I’m sorry you feel that way. You don’t know me and my life’s stories, but I’m glad that I reflect what the happy life looks like. However, in reality, every single person on earth has sad and happy moments. Life, I think, is neither about sad nor happy stories. It is a single tale that stretches across the breadth of time. Happy or sad depends on how we tell it and which part of it we choose to tell. More importantly, what happens within that tale isn’t simply given, a fate, or a mere luck. We’re not the sole author of it, but we play a central role in writing our own tale of life.

As for my own, I can summarise it in one phrase, “It is such an exquisite life.

m, ottawa may 2022

The Sound of Silence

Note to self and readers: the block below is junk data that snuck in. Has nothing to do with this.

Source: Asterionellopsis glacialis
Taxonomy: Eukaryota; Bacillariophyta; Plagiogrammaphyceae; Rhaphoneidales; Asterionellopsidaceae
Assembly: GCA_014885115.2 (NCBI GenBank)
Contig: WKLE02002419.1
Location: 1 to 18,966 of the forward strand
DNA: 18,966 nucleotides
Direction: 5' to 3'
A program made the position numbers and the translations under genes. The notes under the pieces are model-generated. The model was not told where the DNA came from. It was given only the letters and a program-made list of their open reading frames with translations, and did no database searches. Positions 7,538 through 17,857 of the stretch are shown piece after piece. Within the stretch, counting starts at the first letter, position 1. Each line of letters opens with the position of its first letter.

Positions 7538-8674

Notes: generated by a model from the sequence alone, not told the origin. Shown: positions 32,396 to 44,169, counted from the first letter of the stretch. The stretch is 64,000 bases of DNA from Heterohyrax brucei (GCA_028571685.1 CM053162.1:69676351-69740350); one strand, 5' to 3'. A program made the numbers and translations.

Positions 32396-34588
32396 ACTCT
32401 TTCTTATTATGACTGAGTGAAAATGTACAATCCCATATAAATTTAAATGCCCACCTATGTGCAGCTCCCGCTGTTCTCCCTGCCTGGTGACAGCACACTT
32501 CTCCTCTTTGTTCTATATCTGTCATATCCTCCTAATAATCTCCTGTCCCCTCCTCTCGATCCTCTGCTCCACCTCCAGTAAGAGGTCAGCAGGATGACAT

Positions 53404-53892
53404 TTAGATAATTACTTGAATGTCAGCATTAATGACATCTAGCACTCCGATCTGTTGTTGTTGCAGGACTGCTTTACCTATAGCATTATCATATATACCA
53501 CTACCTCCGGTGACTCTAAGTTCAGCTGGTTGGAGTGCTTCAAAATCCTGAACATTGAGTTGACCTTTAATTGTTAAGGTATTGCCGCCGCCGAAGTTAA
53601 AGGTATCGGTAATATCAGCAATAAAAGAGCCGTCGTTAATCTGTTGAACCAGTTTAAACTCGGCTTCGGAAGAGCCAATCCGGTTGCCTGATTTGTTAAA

“Hello darkness, my old friend … I’ve come to talk with you again …”

We’re pleased to present our a cappella rendition of a beautiful yet haunting song from Paul Simon (Simon & Garfunkel), “The Sound of Silence”.

We sincerely hope you enjoy the fruit of our labour-love for singing.

the Edoens

#acappella #edoens #simon&garfunkel #soundofsilence #paulsimon

Algorithms of Rage to rhythms of Change

“Algorithms of Rage to Rhythms of Change: Notes on a Research Journey”

A Closing Keynote Speech at “Visions of Change” Conference

University of Calgary, 11 May 2022

by: Merlyna Lim, Canada Research Chair in Digital Media & Global Network Society & ALiGN Media Lab Director, Carleton University

Part I: “Algorithms of Ragehttps://youtu.be/TLodwU5ZvrU – 5’59”

Part II: “The Rhythm of Ushttps://youtu.be/8F1noEbb_d – 8’16”

Part III: “The AlgoRhythms of Rohingya and Hasan’s bicyclehttps://youtu.be/E9RyM3TrYxM – 7’06”

Part IV: “Burning Bodies: The Offbeat that Binds Ushttps://youtu.be/VChCQZ6Xyas – 7’56”

Part V: “Closing remarks: Rhythms of Change?https://youtu.be/Uk-5U_fC4W8 – 2’29”

#rhythm #algorithm #change #pandemic #covid19 #coronavirus

Creating Amidst Sorrow & Pain